Disclaimer. Everything posted on this blog is my personal opinion and does not necessarily represent the views of my employer.
Part 1. Emotions.
Three days ago I’ve received the following email from an enterprise architect of one of our former clients (we’ve conducted two Flex training classes there):
“Adobe has been in the news lately with Flash not being developed for mobile devices and then the Flex SDK being donated to Apache. With all these things going on I was thinking if it still makes sense to develop using Adobe Flex for RIA applications. There are several opinions out there on the web but would like your take on the future of Flex and Flash. Is it still a safe bet to develop in Flash for RIA applications. Does HTML5+CSS+jQuery come close in terms of functionality that Flex offers? Please let me know.”
I’ve quoted this email because it described well what many of enterprise IT shops are talking about after Adobe simply decided to change their priorities. It started with that infamous blog of November 9th stating that Adobe didn’t care about Flash Player in mobile devices. But they didn’t stop there. Now they’re donating Flex framework as well as BlazeDS to Apache Software Foundation. Flash Catalyst was a mistake. It seems that Adobe decided that enterprise IT shops extinct. Apparently someone invited Adobe’s executives to a wild orgy, and the morning after one of Adobe leaders said, “How about changing our vision? I clearly see us in digital marketing and digital media! Enterprises are soooo boring, right hun?” Then Adobe went berserk.
Five years ago no one in the enterprise IT considered Adobe capable of anything but making nice tools for designers. They put tremendous effort into getting their foot in the door and be treated seriously by most (if not all) Fortune 100 companies. Back in 2006 enterprise developers didn’t want to hear about Flex framework. It changed. Very serious applications were developed and deployed into production using Adobe Flex and AIR as a front end tool. Will Adobe respect their existing support contracts with all these customers? For how long? Who’s going to provide such support if Adobe laying off hundreds of people second year in a row? As of today (Dec 14, 2011) Adobe didn’t care to make a clear statement about support of their enterprise customers.
Adobe’s executives keep silence. Santanu Narayen, the CEO was always the man of few words. But is Kevin Lynch, the CTO, in town? On Earth?
A couple of technical managers and evangelists are trying to fix the ugliness of the situation, but there is not much they can do. They can’t speak up for executives. Their words like “we’re absolutely committed to…” can’t be trusted anymore. These nice professional people are not being invited to decision-making orgies.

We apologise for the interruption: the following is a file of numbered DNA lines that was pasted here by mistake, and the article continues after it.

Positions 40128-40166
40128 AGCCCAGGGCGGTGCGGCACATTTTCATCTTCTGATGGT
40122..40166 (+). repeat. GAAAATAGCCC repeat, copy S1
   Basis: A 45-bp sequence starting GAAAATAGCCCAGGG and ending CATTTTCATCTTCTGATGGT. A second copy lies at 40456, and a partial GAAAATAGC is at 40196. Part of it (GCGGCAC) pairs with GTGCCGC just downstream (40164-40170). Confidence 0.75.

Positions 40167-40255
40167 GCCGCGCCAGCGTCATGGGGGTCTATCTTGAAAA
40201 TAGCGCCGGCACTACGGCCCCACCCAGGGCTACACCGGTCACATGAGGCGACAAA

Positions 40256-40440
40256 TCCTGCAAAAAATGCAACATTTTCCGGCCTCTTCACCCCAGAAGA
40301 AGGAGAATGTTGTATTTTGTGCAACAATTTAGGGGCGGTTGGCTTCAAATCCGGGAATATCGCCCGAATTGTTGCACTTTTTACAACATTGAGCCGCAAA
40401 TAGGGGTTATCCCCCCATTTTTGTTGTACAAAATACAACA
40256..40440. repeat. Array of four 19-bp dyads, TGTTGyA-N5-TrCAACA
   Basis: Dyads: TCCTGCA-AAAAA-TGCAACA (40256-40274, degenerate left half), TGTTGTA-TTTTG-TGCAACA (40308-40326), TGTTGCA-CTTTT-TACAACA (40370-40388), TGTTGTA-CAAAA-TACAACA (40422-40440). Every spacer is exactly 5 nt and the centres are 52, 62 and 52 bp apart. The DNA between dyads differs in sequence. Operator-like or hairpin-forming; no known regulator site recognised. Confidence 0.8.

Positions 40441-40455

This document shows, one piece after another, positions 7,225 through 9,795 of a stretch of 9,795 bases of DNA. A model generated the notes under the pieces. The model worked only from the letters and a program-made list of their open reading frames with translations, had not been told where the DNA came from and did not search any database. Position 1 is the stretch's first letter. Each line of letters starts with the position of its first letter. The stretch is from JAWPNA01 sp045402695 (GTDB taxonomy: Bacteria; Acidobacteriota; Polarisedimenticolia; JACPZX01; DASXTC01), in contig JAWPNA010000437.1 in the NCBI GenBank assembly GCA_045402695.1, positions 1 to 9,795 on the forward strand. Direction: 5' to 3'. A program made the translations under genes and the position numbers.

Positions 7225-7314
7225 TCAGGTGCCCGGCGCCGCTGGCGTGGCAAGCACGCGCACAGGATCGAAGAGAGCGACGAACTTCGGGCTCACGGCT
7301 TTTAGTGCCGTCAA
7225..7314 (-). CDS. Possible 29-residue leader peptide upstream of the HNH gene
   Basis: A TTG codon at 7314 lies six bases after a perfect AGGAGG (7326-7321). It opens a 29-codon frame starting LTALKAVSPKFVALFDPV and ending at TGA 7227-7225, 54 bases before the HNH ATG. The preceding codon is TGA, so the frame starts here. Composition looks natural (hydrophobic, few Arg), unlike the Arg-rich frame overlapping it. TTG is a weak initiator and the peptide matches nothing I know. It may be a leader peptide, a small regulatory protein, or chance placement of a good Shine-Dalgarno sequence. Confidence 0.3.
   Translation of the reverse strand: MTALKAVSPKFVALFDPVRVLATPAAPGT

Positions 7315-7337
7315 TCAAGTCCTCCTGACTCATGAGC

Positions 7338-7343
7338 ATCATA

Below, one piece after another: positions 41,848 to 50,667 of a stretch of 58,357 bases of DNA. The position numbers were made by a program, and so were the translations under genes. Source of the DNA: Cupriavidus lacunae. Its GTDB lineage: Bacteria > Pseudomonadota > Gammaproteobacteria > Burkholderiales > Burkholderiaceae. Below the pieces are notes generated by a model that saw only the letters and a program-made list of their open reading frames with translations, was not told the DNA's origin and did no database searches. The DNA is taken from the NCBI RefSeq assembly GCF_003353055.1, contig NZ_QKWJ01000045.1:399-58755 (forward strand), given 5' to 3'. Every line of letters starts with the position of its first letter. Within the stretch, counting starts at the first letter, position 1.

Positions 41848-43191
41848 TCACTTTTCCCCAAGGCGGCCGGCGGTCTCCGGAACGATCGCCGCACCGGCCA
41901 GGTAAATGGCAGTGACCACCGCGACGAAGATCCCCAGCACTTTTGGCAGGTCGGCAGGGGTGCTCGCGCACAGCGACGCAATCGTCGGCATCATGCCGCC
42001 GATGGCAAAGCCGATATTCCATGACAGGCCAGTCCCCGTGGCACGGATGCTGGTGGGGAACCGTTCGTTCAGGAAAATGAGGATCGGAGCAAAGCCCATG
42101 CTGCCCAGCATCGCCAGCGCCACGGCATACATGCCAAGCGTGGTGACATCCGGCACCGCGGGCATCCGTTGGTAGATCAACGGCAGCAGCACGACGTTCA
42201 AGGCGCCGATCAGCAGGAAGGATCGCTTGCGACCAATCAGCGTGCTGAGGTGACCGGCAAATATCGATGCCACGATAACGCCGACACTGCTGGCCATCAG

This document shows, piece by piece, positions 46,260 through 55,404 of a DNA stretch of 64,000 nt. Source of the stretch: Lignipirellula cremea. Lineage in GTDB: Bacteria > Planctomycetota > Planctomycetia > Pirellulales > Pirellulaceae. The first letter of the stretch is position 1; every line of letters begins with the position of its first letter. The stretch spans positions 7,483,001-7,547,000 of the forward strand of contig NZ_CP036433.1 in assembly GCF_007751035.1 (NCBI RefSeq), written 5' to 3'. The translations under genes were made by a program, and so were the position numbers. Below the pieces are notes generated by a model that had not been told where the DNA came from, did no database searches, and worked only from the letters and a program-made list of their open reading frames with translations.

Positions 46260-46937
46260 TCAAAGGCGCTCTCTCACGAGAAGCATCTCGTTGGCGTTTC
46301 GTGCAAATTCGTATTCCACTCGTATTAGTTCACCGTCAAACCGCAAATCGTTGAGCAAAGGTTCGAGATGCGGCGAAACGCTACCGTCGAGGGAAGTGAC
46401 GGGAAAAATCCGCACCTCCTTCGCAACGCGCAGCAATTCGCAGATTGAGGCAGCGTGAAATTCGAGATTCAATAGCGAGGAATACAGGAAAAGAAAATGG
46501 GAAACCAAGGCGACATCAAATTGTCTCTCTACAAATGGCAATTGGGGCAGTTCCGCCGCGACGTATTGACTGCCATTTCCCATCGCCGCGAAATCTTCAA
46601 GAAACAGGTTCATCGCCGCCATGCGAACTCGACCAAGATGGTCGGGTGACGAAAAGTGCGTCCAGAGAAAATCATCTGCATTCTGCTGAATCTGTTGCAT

One of the very respected software engineers (a former Adobe employee) twitted, “Watching Adobe remove engines, wings, drop fuel, seats while in midair flight with customers aboard is truly fascinating.”
I see the situation similarly: today’s Adobe is a plane driven by pilots who lost control and are trying to press random buttons hoping to find the way home.
Part 2. Business.
Coming back to the original question, “Is it still a safe bet to develop in Flash for RIA applications?” This was the question of an enterprise architect of a mid-size IT shop, who’s not into politics and honestly tries to make the right technical decision.
The short answer is yes, you have nowhere else to go if you’re planning to deploy applications in production in 2012-2013. Flex is the best Web framework available today, and the fact that Adobe is donating it to Apache is better for everyone. The same applies to BlazeDS. As a matter of fact, Adobe stopped supporting BlazeDS two years ago, anyway.
I’m sure, under Apache Flex framework will go strong. My main concern is if Adobe will be willing to keep their future releases of Flash Player in sink with the future releases of Apache Flex?
If you are planning to go mobile, the most cost-effective platform is Adobe AIR. Can you afford to hire three teams with three sets of skills to develop for desktop, Android, and iOS? If you can’t, stick to AIR.
Part 3. Political stuff in the large enterprises.
Back in 2006, enterprise architecture groups of large enterprises were the main obstacles for making Adobe Flex an approved tool for development of the Web applications. Now, because of those drunk pilots, it’s their “Told’ya!” time.
Part 4. What to read next on the subject?
I like this post by Adam Flatter from Roundarch.
Part 5. Summary
1. Flex remains my first choice framework for developing RIA and AIR for developing desktop and mobile applications.
3. Our company, Farata Systems will offer commercial technical support for Flex, AIR and BlazeDS both on the desktops and on tablets. We’ll make an official announcement about it shortly.
5. Under such management Adobe won’t last long and will have to be acquired by another company.
Happy New Year, everyone! It’s going to be fun.